Victorian firefighters now have a presumptive right to compensation for cancer caused by their exposure to dangerous carcinogens, after legislation was passed last week. The Cancer Council’s Nicola Quin explained the problem in 2015: “Research suggests that firefighters owned an increased risk of developing certain types of cancers related to their work and exposure to carcinogens. However, because of the nature of firefighting, proving causation is difficult; exposure is difficult to measure due to multiple firefighting events and uncertainty about the level and the intensity of carcinogens present. Because of the difficulties in proving causation, firefighters were rarely really successful in claiming compensation under the general compensation provisions.” The new scheme bypasses this problem — firefighters who can prove they have certain types of cancer and a qualifying period of service (depending on the type of cancer) will be automatically entitled to compensation. The new scheme covers both professional and volunteer firefighters.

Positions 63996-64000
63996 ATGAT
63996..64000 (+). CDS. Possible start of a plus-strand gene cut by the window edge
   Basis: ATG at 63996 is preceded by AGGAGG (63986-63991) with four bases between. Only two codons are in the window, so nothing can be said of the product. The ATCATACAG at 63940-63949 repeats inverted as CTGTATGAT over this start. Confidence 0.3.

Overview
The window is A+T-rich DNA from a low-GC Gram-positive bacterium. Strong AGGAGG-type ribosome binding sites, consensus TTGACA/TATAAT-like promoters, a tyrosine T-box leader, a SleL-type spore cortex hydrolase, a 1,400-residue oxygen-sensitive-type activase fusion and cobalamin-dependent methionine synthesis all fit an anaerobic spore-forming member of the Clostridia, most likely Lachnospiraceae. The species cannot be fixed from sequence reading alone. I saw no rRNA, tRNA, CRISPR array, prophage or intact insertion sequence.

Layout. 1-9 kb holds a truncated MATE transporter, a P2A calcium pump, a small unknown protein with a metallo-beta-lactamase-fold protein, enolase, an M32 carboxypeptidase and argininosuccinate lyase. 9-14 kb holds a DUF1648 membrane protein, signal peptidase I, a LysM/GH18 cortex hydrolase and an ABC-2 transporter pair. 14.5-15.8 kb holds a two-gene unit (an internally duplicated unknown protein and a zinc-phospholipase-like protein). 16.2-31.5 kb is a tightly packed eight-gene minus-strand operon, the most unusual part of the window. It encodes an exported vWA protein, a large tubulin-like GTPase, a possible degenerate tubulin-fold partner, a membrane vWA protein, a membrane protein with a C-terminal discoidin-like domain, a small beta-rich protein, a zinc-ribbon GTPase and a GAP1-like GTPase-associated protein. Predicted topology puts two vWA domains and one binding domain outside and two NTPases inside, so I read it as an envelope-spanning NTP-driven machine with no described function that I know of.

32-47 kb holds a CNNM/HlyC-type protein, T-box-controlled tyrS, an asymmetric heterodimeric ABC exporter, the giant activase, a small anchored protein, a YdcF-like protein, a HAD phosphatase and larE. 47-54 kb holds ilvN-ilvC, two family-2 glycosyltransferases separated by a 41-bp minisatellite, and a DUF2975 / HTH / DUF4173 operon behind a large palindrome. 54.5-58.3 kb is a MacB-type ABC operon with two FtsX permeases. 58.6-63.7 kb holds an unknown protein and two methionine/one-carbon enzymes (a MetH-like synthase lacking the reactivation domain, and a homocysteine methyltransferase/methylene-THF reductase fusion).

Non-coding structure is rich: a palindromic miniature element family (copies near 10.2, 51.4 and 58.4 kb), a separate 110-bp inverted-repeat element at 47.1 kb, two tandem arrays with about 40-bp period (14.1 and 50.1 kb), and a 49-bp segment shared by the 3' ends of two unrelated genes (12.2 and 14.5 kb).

Jeremy Poxon, Tash Heenan and Jon Piccini believe Australians can be persuaded to support bold policy: “We should remember that Australians are not shy when it comes to big ideas. After all, the country was a global model in voting rights for all, the eight hour day and social welfare reform prior to World War I. The twentieth century also saw a massive cultural transformation, driven by women’s, Indigenous and queer rights movements. The Green New Deal offers a way to face our modern crises together — a bold new path that leaves no one behind, and actually improves workers’ lives while we reckon with climate change. By (finally) addressing the needs of the millions of people denied decent jobs, we can begin to organise the kind of radical, worker-driven movement Australia was once famous for.” They argue it is important to get on the front foot in the communities that will be hardest hit by economic restructuring: “Without a strong, progressive voice to convince them otherwise, workers assume that action on climate change will further deny them opportunities.”